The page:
Conversion Crisis

Edited by J. Wolowelsky and E. Feldman

Format: Hardcover


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Conversion to Judaism has become a critical question for contemporary Jewish thought. Many modern people regard religious identity as one cultural option among others, defined, adopted and shed at will like other consumer preferences. Such an outlook is in conflict with the traditional Jewish idea that absolute, irrevocable commitment to a religious community is achieved through public engagement in particular legally binding acts that constitute conversion, as set down by Jewish religious law and its institutions. Understanding conversion thus becomes essential to understanding Judaism. The entrance to Jewish existence partakes of, and corresponds to, the reality of Jewish life as the gateway foreshadows the home.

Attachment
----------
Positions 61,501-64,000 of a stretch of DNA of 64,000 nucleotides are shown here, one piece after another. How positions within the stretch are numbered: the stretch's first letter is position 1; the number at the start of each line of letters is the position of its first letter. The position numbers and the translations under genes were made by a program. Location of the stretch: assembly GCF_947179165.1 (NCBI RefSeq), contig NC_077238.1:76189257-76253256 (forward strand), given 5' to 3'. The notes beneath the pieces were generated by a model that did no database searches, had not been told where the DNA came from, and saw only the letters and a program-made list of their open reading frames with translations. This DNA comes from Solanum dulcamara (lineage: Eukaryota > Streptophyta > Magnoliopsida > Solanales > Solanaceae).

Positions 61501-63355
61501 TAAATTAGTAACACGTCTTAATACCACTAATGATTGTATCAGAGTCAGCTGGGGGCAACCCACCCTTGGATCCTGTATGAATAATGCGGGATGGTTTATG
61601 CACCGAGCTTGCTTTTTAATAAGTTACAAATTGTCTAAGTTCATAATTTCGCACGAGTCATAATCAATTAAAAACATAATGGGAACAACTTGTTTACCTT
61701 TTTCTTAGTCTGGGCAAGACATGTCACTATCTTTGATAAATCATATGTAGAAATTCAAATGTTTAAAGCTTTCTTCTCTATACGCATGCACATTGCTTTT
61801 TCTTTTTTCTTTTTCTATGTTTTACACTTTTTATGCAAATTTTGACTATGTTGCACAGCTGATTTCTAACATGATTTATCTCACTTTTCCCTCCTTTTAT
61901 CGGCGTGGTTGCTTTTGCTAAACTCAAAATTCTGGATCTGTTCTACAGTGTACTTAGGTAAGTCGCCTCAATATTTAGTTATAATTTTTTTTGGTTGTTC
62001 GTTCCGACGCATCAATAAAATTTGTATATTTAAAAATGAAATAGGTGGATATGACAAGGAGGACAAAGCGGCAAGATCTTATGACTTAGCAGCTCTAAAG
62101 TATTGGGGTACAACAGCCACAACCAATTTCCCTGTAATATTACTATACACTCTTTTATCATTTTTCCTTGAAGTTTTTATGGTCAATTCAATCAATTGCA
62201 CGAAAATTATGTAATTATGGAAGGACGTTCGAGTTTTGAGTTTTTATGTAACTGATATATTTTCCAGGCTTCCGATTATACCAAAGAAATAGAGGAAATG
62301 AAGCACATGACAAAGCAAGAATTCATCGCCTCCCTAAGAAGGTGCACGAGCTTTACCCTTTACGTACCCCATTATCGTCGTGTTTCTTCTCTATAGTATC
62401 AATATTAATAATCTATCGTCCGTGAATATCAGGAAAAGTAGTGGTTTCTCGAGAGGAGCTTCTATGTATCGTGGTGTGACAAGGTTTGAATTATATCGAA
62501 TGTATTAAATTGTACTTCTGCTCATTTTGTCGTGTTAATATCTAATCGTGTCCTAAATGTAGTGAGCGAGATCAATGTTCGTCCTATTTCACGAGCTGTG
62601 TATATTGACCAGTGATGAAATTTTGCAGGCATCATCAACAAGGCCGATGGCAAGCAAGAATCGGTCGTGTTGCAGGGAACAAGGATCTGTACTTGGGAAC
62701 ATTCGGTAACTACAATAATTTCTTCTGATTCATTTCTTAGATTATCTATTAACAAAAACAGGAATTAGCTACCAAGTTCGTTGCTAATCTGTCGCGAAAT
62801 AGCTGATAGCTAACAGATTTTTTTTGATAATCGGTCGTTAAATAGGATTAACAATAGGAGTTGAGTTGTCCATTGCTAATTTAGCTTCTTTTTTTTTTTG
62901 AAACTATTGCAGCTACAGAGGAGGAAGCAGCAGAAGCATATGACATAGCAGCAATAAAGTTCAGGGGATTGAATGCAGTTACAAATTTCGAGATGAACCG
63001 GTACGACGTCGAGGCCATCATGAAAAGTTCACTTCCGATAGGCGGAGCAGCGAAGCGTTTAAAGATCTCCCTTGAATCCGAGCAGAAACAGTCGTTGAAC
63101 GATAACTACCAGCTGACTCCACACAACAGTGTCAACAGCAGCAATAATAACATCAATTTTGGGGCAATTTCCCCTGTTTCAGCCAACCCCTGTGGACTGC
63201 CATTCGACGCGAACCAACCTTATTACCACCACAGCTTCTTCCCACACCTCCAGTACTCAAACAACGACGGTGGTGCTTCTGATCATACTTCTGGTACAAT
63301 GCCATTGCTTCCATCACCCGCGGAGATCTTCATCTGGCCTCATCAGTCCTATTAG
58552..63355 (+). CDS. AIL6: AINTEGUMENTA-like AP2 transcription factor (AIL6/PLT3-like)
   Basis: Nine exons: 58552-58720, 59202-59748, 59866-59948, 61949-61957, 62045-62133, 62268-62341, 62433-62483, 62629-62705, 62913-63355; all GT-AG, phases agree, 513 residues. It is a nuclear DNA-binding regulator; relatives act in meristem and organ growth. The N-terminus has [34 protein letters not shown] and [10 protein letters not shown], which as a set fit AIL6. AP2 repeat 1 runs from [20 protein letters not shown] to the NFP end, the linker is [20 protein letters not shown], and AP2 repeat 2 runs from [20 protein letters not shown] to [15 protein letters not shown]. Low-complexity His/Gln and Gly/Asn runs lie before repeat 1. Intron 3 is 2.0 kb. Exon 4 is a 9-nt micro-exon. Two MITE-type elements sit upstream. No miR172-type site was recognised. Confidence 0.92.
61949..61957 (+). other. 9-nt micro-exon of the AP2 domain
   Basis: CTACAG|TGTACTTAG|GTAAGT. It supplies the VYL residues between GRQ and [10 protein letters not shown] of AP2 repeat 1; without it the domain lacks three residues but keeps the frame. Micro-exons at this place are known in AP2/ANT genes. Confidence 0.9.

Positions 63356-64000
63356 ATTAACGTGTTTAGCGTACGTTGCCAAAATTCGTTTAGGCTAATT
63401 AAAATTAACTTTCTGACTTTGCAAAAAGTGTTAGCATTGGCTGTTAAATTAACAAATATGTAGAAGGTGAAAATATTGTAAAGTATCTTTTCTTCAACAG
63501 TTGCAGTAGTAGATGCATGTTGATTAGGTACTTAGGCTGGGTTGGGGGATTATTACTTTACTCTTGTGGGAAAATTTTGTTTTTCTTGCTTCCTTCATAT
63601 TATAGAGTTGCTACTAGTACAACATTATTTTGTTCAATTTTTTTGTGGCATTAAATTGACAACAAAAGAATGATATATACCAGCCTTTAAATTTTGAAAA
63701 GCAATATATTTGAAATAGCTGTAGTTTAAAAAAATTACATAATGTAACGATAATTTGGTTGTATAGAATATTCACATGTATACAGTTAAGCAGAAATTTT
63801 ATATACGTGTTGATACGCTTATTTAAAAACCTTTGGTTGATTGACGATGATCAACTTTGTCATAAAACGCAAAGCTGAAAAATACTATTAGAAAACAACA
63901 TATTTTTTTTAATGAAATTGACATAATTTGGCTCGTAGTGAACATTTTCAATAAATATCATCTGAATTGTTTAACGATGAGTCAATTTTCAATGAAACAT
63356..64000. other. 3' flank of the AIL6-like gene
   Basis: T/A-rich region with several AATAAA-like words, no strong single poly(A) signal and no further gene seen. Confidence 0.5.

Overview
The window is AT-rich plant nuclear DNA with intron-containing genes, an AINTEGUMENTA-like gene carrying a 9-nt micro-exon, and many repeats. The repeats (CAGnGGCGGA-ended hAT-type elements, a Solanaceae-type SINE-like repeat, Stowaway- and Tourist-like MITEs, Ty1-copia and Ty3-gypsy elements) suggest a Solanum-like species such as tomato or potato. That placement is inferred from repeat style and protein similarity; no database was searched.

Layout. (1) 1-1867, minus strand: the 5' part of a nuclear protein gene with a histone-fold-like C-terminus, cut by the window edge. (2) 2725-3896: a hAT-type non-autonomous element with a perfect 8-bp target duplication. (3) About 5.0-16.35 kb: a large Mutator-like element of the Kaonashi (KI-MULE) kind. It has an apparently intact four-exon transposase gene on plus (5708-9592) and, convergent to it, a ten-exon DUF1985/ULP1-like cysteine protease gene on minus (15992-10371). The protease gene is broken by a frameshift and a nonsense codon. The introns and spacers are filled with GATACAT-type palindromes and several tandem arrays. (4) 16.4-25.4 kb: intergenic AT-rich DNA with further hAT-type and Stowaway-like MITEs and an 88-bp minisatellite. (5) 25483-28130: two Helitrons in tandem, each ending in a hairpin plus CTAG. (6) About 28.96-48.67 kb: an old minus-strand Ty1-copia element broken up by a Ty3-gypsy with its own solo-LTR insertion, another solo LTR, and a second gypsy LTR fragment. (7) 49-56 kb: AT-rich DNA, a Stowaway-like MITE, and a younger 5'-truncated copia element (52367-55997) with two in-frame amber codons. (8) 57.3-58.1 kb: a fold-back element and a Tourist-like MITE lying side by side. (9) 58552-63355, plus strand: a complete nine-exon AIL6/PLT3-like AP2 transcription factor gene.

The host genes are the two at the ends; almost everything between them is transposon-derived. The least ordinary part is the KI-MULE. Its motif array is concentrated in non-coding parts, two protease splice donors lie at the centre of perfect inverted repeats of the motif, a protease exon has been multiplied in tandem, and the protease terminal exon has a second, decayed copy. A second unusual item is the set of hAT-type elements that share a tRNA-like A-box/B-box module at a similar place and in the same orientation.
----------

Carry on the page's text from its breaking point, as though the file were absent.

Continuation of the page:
The articles in this volume are taken from discussions in the Journal of Jewish Thought, Tradition, and focus on various aspects of the contemporary conversion crisis. Most take positions on contemporary halakhic problems. Some are concerned with the place of conversion within a broader Jewish theology. All contribute to a better understanding of this core institution of the traditional Jewish community.


Aharon Lichtenstein: On Conversion

J. David Bleich: The Conversion Crisis-A Halakhic Analysis

Abraham Carmel: My Chosen People

S. Zevulun Lieberman: A Sephardic Ban on Converts

Marc Angel: Another Halakhic Approach to Conversions

Shlomo Riskin: Conversion in Jewish Law

J. Simcha Cohen: The Conversion of Children Born to Gentile Mothers & Jewish Fathers

Moshe Yeres: Burial of Non-Halakhic Converts

Michael J. Broyde and Shmuel Kadosh: Conversion & the Acceptance of Mitsvot